Today's Star Advertiser: TMT board eyes other sites
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February 12, 2016

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The TMT International Observatory Board of Governors met last week to discuss the future of TMT on Maunakea. The decision was made to review other sites while the contested case in Hawaii takes its course. Now more than ever, voices of support in our community are needed.

Read more about the decision in the Honolulu Star-Advertiser article below:

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Facing uncertainties about the Thirty Meter Telescope’s future atop Hawaii’s tallest mountain, its board has decided to search for an alternative site in case it can’t build here in the next couple of years.

What's more, Ed Stone, TMT executive director, said in an interview Wednesday that the $1.4 billion project will need assurances from the state that it can obtain a permit for unhindered construction on Mauna Kea no later than September 2017 – or it will take its next-generation telescope to another mountain.

Obtaining a permit by September 2017 will allow the TMT International Observatory Board to gather enough funding to launch construction in the spring of 2018, he said.

"We have to move on," said Stone, a physics professor at the California Institute of Technology. "Hopefully, moving on can be done here. But time will tell whether that’s possible."

TMT officials are now awaiting an outline for a new permitting process and projected timetable from the state after the Hawaii Supreme Court invalidated the project’s permit in December.

The state's highest court ordered a new contested case hearing after ruling that the state Board of Land and Natural Resources violated the state Constitution by holding the hearing only after the project’s conservation district use permit was approved.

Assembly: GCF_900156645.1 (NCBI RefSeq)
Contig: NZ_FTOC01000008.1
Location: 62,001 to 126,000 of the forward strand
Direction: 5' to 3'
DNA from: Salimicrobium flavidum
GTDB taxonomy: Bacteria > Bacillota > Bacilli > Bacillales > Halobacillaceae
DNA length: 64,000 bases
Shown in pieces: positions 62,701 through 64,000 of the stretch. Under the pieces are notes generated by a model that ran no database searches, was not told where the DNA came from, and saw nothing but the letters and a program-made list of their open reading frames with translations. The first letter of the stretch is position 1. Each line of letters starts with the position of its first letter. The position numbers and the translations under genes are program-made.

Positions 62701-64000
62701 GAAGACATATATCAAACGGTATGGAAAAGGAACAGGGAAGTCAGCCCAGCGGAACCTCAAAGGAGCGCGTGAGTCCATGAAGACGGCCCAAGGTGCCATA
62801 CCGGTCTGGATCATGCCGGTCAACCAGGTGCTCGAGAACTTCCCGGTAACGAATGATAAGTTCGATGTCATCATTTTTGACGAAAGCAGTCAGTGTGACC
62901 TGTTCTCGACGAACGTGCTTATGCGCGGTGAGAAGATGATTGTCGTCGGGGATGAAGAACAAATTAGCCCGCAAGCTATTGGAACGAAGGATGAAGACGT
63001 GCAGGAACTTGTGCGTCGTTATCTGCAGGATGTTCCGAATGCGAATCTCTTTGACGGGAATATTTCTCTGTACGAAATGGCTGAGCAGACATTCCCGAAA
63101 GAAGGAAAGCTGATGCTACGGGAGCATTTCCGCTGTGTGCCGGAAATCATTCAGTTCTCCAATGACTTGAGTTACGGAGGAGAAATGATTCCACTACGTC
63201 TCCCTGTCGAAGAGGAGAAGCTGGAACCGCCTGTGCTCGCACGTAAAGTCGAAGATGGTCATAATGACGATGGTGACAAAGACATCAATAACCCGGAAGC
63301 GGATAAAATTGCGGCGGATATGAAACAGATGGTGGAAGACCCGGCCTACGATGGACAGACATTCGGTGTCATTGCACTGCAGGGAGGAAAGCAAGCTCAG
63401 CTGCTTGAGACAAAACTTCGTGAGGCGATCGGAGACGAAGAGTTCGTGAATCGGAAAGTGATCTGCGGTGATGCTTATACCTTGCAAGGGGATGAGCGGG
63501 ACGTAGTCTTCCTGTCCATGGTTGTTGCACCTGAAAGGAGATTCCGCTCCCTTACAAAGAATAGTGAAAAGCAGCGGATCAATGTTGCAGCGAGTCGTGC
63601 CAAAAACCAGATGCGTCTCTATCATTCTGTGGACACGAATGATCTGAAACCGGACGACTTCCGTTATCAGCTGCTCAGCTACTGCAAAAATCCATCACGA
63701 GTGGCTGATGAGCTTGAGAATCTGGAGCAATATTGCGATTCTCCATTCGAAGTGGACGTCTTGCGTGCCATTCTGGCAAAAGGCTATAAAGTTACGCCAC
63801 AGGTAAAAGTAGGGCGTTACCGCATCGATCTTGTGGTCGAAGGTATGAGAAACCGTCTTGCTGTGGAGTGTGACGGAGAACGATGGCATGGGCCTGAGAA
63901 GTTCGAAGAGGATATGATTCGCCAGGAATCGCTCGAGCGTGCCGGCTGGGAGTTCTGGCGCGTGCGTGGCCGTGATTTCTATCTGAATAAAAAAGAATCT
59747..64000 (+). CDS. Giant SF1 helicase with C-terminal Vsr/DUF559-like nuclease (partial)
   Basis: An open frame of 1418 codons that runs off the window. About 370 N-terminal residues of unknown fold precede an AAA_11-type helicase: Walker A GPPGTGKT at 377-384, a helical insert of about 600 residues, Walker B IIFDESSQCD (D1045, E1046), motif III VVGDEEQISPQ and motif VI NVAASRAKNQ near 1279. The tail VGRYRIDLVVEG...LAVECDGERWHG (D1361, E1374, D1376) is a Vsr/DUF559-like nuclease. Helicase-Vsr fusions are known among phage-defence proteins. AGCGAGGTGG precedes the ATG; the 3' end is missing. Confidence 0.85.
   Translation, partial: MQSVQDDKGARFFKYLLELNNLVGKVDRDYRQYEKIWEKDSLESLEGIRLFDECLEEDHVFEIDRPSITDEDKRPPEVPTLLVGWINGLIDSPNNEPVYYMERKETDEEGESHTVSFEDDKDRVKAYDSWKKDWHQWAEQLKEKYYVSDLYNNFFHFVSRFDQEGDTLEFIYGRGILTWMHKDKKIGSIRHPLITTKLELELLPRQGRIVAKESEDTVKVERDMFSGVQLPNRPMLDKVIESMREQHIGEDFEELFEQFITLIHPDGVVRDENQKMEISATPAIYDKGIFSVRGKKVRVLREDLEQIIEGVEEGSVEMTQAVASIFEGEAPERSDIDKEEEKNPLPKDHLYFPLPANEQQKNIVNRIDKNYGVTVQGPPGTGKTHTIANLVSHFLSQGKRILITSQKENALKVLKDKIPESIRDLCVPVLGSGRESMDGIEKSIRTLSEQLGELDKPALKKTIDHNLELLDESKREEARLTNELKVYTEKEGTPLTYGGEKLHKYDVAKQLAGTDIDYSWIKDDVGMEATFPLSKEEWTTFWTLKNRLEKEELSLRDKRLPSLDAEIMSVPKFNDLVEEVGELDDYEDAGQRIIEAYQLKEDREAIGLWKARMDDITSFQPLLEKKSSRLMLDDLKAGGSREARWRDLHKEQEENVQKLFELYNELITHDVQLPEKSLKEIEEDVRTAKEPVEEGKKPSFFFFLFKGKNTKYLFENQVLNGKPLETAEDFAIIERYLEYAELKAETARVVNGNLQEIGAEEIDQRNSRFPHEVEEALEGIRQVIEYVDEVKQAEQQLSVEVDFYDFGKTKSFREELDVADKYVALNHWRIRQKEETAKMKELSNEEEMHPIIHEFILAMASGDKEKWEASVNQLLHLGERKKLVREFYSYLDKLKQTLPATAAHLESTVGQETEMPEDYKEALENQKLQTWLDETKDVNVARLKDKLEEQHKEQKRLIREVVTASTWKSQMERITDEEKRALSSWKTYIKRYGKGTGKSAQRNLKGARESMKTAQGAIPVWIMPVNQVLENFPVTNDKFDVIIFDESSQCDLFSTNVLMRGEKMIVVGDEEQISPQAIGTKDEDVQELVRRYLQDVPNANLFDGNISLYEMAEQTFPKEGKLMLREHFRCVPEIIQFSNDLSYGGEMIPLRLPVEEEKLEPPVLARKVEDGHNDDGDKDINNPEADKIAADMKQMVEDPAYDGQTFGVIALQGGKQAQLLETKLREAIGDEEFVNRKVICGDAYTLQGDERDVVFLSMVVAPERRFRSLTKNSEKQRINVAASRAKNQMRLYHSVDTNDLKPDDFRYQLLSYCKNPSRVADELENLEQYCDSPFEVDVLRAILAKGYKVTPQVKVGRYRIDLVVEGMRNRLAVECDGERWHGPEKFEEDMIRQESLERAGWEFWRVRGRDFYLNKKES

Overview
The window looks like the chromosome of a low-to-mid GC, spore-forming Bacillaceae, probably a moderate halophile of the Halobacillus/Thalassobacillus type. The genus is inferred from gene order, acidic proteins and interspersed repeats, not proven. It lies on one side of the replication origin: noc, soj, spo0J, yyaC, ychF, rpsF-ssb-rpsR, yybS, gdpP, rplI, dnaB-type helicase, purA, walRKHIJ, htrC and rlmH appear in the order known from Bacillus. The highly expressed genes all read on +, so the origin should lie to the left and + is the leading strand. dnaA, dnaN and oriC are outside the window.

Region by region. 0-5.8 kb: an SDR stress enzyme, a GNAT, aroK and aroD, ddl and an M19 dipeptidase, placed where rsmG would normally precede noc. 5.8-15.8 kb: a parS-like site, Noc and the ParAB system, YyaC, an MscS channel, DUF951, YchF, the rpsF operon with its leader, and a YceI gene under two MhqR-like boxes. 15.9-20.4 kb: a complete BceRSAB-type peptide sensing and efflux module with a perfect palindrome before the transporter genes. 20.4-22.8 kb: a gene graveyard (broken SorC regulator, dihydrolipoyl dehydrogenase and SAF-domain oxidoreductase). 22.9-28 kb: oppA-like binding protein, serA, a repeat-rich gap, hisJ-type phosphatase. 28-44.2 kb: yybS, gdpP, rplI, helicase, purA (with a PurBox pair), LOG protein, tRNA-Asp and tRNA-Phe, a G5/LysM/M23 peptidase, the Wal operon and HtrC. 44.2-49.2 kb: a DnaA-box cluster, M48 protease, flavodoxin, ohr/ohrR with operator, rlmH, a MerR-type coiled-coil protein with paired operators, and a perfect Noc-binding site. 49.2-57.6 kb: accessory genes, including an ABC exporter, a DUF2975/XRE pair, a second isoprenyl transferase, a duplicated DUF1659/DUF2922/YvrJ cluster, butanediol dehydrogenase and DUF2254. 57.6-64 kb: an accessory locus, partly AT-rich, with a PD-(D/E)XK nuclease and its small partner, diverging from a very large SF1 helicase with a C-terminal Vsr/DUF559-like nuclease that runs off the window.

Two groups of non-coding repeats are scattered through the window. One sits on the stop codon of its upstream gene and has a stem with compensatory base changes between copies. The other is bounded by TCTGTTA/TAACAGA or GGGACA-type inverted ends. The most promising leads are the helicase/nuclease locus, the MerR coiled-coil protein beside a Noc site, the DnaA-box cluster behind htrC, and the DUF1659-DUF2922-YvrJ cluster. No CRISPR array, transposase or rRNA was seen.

State officials have said they can’t provide a new construction timetable until the case is sent to the BLNR. The case is currently in the possession of Circuit Judge Greg K. Nakamura but is expected to move next week.

The state, meanwhile, is in the process of hiring a hearing officer for an anticipated new contested case.

Stone, meeting with the Honolulu Star-Advertiser Editorial Board on Wednesday, said the announcement about the alternative site search and timeline isn't meant to apply pressure to the state but rather to let the public know where TMT stands.

"We have to have a plan. This is not a game. We’re not gaming it. We really need a place to build a telescope," Stone said.

Part of the motivation, he said, is the desire to be the first to make the kind of important discoveries that only a cutting-edge telescope of this size and power can make.

The project has been billed as the most powerful optical telescope in the world, capable of seeing the origins of the universe more than 13 billion light years away.

“Science is about learning new things and it’s easiest to do when you are there first with a new instrument,” he said.

There are at least two other planned “extremely large telescopes” with which the TMT is in competition for these discoveries.

“In science, timing is important,” he said. “Having a new instrument is very important to being at the forefront of research. And we feel we’ve got to move on. Building a telescope 10 years from now is a totally different science return than building it now.”